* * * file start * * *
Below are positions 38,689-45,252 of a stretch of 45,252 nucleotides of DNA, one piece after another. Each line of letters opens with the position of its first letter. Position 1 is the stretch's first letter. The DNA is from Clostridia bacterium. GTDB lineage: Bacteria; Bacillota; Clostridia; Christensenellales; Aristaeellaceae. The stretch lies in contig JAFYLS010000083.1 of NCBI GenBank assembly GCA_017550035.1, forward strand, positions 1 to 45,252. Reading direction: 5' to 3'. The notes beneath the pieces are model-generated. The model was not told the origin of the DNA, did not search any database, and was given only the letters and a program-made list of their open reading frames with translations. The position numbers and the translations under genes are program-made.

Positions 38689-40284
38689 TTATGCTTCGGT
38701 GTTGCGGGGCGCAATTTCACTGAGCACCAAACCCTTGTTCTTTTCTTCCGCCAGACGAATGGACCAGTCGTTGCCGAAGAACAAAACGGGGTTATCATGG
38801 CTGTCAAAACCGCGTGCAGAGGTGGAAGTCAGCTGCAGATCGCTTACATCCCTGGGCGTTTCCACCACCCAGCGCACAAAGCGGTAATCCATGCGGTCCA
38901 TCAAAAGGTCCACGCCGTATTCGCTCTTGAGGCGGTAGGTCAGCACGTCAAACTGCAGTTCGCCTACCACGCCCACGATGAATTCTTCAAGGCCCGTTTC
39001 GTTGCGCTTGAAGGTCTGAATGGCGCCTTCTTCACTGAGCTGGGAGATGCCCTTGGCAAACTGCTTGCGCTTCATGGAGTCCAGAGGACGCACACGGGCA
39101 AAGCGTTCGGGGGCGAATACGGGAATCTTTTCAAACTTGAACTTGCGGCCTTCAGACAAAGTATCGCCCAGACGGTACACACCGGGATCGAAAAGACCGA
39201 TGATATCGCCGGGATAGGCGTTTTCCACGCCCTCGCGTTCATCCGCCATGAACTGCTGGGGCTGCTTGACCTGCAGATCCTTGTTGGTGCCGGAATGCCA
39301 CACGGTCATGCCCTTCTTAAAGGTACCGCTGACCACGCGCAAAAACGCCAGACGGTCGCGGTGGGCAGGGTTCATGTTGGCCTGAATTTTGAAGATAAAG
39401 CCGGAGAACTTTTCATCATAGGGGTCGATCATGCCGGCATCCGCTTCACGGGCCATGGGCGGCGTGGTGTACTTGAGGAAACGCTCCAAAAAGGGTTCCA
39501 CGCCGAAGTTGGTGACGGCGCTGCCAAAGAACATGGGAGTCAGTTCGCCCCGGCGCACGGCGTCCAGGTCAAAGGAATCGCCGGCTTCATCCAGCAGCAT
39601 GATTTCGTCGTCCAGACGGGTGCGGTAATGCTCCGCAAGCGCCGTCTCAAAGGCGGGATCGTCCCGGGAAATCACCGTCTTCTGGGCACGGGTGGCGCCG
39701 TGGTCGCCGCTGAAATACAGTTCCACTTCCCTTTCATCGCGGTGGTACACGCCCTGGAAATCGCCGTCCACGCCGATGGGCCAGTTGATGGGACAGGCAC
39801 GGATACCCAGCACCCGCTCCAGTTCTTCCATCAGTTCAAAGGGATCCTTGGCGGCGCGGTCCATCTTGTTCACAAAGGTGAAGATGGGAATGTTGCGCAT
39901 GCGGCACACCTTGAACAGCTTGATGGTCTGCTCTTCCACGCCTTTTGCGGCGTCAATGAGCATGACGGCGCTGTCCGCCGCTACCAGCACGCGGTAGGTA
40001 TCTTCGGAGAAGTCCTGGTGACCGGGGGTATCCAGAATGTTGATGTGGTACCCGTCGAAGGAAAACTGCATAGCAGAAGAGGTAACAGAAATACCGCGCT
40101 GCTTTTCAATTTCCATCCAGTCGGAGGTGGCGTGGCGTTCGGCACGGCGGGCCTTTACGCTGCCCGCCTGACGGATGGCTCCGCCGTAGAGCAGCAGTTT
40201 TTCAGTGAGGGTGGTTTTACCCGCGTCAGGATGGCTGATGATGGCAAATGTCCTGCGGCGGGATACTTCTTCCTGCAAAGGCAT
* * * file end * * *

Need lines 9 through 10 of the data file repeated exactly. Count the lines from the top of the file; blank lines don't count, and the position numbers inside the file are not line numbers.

39201 TGATATCGCCGGGATAGGCGTTTTCCACGCCCTCGCGTTCATCCGCCATGAACTGCTGGGGCTGCTTGACCTGCAGATCCTTGTTGGTGCCGGAATGCCA
39301 CACGGTCATGCCCTTCTTAAAGGTACCGCTGACCACGCGCAAAAACGCCAGACGGTCGCGGTGGGCAGGGTTCATGTTGGCCTGAATTTTGAAGATAAAG